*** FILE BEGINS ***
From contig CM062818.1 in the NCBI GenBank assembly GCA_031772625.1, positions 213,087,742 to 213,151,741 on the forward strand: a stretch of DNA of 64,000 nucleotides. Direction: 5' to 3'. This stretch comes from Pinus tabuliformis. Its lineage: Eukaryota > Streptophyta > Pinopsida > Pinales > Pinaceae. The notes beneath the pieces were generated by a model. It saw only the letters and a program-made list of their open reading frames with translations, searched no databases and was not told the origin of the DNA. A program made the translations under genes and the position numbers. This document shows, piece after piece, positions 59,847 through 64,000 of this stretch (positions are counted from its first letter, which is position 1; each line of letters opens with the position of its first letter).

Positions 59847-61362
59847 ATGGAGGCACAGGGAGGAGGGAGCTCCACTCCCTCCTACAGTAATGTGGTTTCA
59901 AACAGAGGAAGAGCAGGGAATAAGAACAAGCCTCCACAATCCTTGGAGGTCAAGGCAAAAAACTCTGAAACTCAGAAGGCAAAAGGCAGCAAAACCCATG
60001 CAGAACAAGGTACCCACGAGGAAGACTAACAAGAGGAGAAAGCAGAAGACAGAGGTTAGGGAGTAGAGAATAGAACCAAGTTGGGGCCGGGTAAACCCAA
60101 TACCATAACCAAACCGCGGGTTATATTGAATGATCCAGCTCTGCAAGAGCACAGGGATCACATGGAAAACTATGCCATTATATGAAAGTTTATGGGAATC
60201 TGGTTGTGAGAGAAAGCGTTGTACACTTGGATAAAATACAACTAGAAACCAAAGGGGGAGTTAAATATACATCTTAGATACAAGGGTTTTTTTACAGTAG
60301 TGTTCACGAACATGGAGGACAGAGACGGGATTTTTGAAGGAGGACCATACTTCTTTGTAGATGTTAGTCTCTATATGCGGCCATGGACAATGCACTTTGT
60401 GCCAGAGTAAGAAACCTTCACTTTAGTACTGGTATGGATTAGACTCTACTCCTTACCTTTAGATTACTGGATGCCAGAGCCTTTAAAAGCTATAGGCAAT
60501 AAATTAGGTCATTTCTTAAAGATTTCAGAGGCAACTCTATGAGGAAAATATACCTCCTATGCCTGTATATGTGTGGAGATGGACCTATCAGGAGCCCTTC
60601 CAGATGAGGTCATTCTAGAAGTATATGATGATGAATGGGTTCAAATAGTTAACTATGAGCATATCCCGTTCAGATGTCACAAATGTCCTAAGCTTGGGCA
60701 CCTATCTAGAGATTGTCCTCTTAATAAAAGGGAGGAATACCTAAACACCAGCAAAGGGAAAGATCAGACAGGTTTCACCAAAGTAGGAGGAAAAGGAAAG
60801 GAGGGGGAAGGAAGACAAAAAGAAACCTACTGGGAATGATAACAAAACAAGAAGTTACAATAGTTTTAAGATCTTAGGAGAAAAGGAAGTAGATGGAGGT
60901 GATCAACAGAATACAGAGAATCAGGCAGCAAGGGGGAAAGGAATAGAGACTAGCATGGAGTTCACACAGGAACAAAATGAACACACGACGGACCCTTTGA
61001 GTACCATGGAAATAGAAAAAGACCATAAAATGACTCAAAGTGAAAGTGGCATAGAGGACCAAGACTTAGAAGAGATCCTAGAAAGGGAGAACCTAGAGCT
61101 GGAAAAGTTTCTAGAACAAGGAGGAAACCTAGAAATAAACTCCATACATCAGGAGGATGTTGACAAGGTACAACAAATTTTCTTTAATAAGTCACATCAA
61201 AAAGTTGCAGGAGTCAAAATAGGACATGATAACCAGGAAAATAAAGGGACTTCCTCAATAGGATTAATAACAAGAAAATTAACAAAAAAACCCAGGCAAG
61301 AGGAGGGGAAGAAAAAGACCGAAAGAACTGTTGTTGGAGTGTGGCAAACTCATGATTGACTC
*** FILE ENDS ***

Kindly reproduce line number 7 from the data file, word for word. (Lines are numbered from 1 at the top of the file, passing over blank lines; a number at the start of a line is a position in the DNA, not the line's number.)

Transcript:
60201 TGGTTGTGAGAGAAAGCGTTGTACACTTGGATAAAATACAACTAGAAACCAAAGGGGGAGTTAAATATACATCTTAGATACAAGGGTTTTTTTACAGTAG